Kerushka R. Pillay
Bio: Kerushka R. Pillay is an academic researcher from University of KwaZulu-Natal. The author has contributed to research in topics: Biodiversity & Home range. The author has an hindex of 2, co-authored 3 publications receiving 25 citations.
TL;DR: In this article, the authors investigated home range and habitat use of feral cats in an urban mosaic with varying degrees of urbanisation and green spaces in Pietermaritzburg, KwaZulu-Natal, South Africa.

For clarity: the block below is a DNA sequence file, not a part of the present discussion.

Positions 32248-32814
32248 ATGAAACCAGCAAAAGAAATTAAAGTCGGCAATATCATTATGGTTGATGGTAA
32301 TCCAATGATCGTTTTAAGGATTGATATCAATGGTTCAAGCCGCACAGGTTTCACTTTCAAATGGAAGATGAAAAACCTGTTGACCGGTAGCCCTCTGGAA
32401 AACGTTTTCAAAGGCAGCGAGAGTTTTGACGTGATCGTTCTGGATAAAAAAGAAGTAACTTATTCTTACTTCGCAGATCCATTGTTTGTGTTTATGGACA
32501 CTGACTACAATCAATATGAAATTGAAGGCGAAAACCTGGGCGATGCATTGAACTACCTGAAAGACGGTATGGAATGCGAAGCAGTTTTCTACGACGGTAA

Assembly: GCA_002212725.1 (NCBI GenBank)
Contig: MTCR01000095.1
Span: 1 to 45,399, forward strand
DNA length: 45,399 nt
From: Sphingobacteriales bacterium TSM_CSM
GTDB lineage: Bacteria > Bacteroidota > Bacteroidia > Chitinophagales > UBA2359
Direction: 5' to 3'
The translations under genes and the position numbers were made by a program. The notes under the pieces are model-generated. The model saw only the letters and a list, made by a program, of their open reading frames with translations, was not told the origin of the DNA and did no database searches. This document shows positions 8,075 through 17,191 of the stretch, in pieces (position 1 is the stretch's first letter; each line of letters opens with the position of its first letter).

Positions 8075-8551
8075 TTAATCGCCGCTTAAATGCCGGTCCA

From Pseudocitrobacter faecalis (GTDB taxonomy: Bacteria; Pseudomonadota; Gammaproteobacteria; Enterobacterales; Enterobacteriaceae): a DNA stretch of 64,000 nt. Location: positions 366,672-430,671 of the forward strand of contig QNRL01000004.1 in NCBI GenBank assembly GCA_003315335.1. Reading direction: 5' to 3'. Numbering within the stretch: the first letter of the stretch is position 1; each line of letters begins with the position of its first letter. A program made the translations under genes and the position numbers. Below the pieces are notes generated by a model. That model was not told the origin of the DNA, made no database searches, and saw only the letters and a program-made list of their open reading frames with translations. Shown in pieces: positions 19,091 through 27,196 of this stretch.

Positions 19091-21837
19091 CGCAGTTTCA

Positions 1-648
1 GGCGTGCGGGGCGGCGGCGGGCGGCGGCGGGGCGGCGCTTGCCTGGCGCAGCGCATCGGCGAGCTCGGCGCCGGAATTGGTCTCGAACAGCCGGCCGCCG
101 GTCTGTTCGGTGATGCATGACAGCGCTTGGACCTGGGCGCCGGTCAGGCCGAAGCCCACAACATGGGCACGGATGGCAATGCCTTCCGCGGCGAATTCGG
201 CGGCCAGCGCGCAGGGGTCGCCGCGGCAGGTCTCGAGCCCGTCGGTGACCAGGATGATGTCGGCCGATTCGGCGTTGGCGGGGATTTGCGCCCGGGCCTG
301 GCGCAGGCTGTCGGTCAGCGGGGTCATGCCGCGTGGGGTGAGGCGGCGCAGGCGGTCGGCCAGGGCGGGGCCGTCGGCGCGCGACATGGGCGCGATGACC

Abstract: Feral cats (Felis catus) are one of the world’s worst invasive species with continuing expanding populations, particularly in urban areas. Effects of anthropogenic changing land-use, especially urbanisation, can alter distribution and behaviour of feral cats. Additionally, resource availability can influence home range and habitat use. Therefore, we investigated home range and habitat use of feral cats (n = 11) in an urban mosaic with varying degrees of urbanisation and green spaces in Pietermaritzburg, KwaZulu-Natal, South Africa. Using global positioning cellular trackers, individual feral cats were followed for a minimum of six months. Minimum convex polygons (MCP) and kernel density estimates (KDE) were used to determine their home range, core area size, and habitat use. Mean home range (± SE) for feral cats was relatively small (95% MCP 6.2 ± 4.52 ha) with no significant difference between male and female home ranges, nor core areas. There was individual variation in home ranges despite supplemental feeding in the urban mosaic. Generally supplemental resources were the primary driver of feral cat home ranges where these feeding sites were within the core areas of individuals. However, the ecological consequences of feeding feral cats can increase their survival, and reduce their home ranges and movement as found in other studies.